I then put the 2nd plate on the base, tape (outside the printing area) a transparency to my tympan, then ink and press into the transparency. I then slide a piece of the stock (that now has a blind impression) under the transparency for registration - this just gets me VERY close to perfect registration. I register the stock, according to where the plate is pressing. I print a test run, and make the minor adjustments necessary to have perfect registration (by sliding the guide pins). Once I have a perfect registration, I start pressing. After I’ve pressed about 10-15, I start noticing the registration is veering off. If I don’t stop, and re-adjust the guide pins, the registrations gets worse and worse. If I stop, and adjust the guide pins, it doesn’t remedy the problem. It keeps happening.

Then, obviously, this adjustment screws up the rest of the job, because then I have to make multiple adjustments on the last run (3rd impression), and end up wasting a lot of stock.

I thought at first it could be the guide pins, but they are the Kort Adjustable Quad Guides, and don’t appear to be slipping.

So, I know it’s user error. I know I must be doing something wrong. I get that. I have been racking my brain, and have printed this job 3 times, trying to be as careful as possible to make sure the runs are registered perfectly before I start…with no visible increase in successful printing.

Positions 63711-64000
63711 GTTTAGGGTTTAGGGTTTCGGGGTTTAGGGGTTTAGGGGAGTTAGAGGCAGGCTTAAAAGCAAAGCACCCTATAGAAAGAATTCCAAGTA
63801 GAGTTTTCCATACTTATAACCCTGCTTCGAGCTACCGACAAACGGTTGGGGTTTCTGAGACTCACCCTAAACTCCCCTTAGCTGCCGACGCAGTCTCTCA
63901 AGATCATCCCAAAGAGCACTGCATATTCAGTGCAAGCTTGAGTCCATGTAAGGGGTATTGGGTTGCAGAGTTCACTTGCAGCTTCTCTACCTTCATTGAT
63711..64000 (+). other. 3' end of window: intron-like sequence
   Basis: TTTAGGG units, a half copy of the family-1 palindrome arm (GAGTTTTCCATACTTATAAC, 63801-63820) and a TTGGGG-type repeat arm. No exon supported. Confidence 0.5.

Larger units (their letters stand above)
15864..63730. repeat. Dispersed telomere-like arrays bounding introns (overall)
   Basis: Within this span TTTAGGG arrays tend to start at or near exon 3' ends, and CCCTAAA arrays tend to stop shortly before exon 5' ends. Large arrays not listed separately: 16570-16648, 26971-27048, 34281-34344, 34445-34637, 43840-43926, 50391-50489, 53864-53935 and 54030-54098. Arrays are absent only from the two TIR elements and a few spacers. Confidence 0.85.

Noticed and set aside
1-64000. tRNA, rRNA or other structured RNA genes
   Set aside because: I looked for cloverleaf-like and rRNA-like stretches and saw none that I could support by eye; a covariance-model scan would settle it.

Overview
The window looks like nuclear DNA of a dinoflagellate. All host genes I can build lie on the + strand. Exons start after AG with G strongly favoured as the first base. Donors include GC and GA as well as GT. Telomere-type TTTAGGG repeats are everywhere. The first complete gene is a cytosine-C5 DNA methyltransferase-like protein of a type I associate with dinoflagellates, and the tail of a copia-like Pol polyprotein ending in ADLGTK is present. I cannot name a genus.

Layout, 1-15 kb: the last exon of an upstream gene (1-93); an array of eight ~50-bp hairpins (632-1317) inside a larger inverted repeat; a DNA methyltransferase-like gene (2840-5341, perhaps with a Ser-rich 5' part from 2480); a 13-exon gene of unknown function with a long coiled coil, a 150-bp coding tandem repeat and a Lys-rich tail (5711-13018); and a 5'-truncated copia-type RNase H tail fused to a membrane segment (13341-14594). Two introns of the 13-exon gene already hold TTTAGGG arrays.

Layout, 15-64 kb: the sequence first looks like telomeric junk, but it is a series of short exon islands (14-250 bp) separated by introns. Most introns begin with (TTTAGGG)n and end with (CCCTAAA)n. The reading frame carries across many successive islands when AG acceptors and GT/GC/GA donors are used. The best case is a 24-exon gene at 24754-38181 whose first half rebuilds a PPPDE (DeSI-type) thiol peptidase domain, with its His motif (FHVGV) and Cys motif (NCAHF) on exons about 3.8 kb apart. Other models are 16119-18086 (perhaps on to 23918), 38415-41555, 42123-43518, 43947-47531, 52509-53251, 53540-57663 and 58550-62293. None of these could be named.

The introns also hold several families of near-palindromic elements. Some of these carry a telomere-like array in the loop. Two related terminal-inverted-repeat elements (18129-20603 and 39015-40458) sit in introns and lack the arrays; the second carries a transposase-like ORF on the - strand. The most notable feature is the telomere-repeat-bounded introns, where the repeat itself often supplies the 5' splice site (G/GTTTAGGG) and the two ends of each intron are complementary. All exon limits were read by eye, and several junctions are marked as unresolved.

Awesome advice! Thank you. I’ll definitely try both of those things. And just so I’m ready for the outcome, what do I do in each situation?

If it’s the plate moving, how do I fix that?

If it’s the tympan moving, how do I fix that? My bails seem to be pretty tight, but I think that’s the likely problem. Is there a way to tighten the bails on a C&P 10x15?

Thanks so much!

joshua, You are hand feeding? You are using the grippers
and gripper fingers? And you are certain your first run was registered to itself? Did you run the blind impression
on top of itself to verify registration? You are certain your gauge pins did not migrate on the first run, james

I have had experience with tympan paper moving. On very old presses with worn, loose bales, the more you move them to adjust for registration, moving quads, etc., the looser they get. On our press, the bales are kinda tight on the corners but loose in the middle. We put two or three pieces of cardboard or thick paper cut to 1/2” by 9” inch strips ( for a 10” x 15”) under the tympan at the fold when we close the bales. It seem to help a lot.

James, I am hand feeding. I am not completely certain it was registered to itself, but I do know that I double impressed a few times, and it was spot on. However, I did not double impress every plate, so that could be an issue. How would it NOT register to itself? If I’m putting the paper in the same spot each time, and the plate/tympan/pins haven’t moved, wouldn’t it automatically register to itself?

londaypress, Thank you for this advice. I’ll start with making sure the plate is registering to itself, then check the bales.

when i print with dies, after i mount them i use masking tape all around the die to help hold it in place, if you print a few sheets, run them back again and that should tell you if the die moves. so many things could cause this problem, if the tympan moves you could wrap tape around it , also when i get position i tape the gauge pins down, this helps too. good luck dick g.